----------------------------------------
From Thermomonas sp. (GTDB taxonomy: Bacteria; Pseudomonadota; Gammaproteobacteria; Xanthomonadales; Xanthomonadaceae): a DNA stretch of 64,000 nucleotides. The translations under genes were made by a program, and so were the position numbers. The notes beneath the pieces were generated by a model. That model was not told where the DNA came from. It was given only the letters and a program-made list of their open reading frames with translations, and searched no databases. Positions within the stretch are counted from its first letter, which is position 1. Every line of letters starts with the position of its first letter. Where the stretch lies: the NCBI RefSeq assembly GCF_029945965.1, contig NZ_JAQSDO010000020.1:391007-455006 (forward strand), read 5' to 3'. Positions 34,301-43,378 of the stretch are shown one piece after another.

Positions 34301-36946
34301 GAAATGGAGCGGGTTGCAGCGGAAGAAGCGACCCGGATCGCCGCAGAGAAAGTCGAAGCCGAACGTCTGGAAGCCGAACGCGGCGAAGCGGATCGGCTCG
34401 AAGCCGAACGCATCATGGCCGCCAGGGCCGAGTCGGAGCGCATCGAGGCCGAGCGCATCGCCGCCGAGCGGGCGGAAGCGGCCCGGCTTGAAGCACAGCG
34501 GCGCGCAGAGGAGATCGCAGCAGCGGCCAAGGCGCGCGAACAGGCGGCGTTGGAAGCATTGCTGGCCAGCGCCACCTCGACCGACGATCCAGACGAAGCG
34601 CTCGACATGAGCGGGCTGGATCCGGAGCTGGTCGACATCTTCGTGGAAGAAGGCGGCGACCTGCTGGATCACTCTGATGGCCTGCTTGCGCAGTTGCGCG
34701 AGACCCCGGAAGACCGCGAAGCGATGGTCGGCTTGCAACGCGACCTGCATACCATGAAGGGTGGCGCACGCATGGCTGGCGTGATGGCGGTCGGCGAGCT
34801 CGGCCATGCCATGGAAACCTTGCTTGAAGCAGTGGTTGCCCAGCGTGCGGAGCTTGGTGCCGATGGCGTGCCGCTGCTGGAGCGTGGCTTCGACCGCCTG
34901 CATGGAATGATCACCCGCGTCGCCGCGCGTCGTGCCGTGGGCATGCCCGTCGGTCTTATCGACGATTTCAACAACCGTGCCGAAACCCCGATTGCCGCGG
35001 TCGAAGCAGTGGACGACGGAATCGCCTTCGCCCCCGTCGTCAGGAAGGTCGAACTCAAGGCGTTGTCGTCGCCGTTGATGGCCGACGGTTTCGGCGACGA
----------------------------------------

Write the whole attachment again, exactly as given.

From Thermomonas sp. (GTDB taxonomy: Bacteria; Pseudomonadota; Gammaproteobacteria; Xanthomonadales; Xanthomonadaceae): a DNA stretch of 64,000 nucleotides. The translations under genes were made by a program, and so were the position numbers. The notes beneath the pieces were generated by a model. That model was not told where the DNA came from. It was given only the letters and a program-made list of their open reading frames with translations, and searched no databases. Positions within the stretch are counted from its first letter, which is position 1. Every line of letters starts with the position of its first letter. Where the stretch lies: the NCBI RefSeq assembly GCF_029945965.1, contig NZ_JAQSDO010000020.1:391007-455006 (forward strand), read 5' to 3'. Positions 34,301-43,378 of the stretch are shown one piece after another.

Positions 34301-36946
34301 GAAATGGAGCGGGTTGCAGCGGAAGAAGCGACCCGGATCGCCGCAGAGAAAGTCGAAGCCGAACGTCTGGAAGCCGAACGCGGCGAAGCGGATCGGCTCG
34401 AAGCCGAACGCATCATGGCCGCCAGGGCCGAGTCGGAGCGCATCGAGGCCGAGCGCATCGCCGCCGAGCGGGCGGAAGCGGCCCGGCTTGAAGCACAGCG
34501 GCGCGCAGAGGAGATCGCAGCAGCGGCCAAGGCGCGCGAACAGGCGGCGTTGGAAGCATTGCTGGCCAGCGCCACCTCGACCGACGATCCAGACGAAGCG
34601 CTCGACATGAGCGGGCTGGATCCGGAGCTGGTCGACATCTTCGTGGAAGAAGGCGGCGACCTGCTGGATCACTCTGATGGCCTGCTTGCGCAGTTGCGCG
34701 AGACCCCGGAAGACCGCGAAGCGATGGTCGGCTTGCAACGCGACCTGCATACCATGAAGGGTGGCGCACGCATGGCTGGCGTGATGGCGGTCGGCGAGCT
34801 CGGCCATGCCATGGAAACCTTGCTTGAAGCAGTGGTTGCCCAGCGTGCGGAGCTTGGTGCCGATGGCGTGCCGCTGCTGGAGCGTGGCTTCGACCGCCTG
34901 CATGGAATGATCACCCGCGTCGCCGCGCGTCGTGCCGTGGGCATGCCCGTCGGTCTTATCGACGATTTCAACAACCGTGCCGAAACCCCGATTGCCGCGG
35001 TCGAAGCAGTGGACGACGGAATCGCCTTCGCCCCCGTCGTCAGGAAGGTCGAACTCAAGGCGTTGTCGTCGCCGTTGATGGCCGACGGTTTCGGCGACGA